Facial Paralysis (Paresis of facial nerves)

Facial paralysis can come about as a consequence of a tumour, after accidents and inflammations, but also spontaneously. While the disfigurement caused by the dysfunction of mimetic muscles in one half of the face is in the foreground from an aesthetic perspective, the functional defects are a much heavier burden for the person concerned. Because the eyelid is not completely closed, the eye will be prone to tears and chronic conjunctivitis (inflammation). The inability to close the mouth means that saliva, liquids and food can not be contained, socially isolating the person concerned when he or she is eating. The breathing through the nose can furthermore be limited, and articulation defects may lead to the typical slurred speech.

In my opinion, any surgical reconstruction hence not only needs to be aimed at remediating the functional deficits, but also at enabling facial expressions that are as natural and symmetrical as possible for the person concerned.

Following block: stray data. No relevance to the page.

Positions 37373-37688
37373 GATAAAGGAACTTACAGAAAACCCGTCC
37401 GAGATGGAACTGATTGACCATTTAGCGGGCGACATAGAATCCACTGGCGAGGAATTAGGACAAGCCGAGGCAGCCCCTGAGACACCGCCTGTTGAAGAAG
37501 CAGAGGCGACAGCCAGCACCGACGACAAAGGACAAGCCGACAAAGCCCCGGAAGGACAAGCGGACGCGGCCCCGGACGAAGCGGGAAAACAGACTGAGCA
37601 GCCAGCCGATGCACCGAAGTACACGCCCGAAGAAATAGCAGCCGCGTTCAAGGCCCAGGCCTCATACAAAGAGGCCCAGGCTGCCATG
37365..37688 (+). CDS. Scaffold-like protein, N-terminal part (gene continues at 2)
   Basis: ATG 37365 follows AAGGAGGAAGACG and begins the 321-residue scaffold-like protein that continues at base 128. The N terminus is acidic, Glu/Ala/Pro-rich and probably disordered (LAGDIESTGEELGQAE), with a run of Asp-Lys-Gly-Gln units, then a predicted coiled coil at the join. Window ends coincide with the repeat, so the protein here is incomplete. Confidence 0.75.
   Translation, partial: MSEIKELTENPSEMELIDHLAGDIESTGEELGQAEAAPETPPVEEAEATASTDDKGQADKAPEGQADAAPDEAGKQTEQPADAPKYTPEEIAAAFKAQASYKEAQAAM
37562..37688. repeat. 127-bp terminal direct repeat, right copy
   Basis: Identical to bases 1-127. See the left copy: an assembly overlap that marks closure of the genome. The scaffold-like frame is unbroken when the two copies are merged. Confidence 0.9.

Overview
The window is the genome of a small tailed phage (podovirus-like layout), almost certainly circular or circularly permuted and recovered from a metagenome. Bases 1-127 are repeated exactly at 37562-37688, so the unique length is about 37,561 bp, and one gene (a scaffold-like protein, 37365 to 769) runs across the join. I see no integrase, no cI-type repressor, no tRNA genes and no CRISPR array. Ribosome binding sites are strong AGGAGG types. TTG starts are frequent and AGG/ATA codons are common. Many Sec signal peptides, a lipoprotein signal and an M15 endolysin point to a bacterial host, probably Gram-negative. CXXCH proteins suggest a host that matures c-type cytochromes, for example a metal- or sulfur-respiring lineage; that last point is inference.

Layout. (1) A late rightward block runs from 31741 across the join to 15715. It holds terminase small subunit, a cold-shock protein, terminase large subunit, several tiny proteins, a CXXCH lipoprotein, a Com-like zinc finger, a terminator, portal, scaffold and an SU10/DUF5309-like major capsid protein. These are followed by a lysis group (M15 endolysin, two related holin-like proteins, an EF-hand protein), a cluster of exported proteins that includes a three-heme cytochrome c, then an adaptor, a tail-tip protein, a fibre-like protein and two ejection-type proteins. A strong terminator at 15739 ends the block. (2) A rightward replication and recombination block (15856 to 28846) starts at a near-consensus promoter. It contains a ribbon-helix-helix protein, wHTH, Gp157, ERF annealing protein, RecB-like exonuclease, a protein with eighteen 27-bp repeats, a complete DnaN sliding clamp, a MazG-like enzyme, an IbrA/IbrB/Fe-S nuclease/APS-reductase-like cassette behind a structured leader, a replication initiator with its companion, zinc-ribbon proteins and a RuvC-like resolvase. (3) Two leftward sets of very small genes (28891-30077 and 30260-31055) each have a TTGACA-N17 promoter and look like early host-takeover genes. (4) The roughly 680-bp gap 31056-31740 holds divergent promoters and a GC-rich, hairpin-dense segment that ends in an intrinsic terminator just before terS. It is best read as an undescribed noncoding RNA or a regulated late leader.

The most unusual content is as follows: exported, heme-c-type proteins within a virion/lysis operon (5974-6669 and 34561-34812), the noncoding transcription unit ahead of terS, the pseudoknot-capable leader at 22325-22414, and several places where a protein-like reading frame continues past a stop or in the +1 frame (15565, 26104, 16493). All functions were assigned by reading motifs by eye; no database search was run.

After decades of scientific research and continued advancement of the surgical techniques, I have established a three-stage concept that puts these ambitious aims within reach. To replace the destroyed facial nerve, a nerve transplant from the healthy facial nerve is initially "pre-positioned" in the damaged half of the face in the first of altogether three operations. After ca. six months, new nerve fibres will have grown from the healthy to the affected half of the face by way of this nerve transplant. Now that the required nerve impulses are provided where they are needed, a second operation serves to replace the slackened facial muscles with a new, powerful muscle. This muscle (musculus gracilis) can be taken from the inside of the thigh without causing any functional deficits there. Microsurgery is then used to connect it to the pre-positioned nerve, from which it will get its impulses in future. It will now take another six months and intensive physiotherapy until the nerve fibres have grown into the new muscles and will provide for the first visible muscle movements. The coupling to the healthy nerve can thus enable a natural and symmetrical smile. If minor asymmetries should remain, the corresponding corrections can be performed in a third operation. This last stage is not required for all persons concerned, however.

Further detailed information: www.facialiszentrum.at.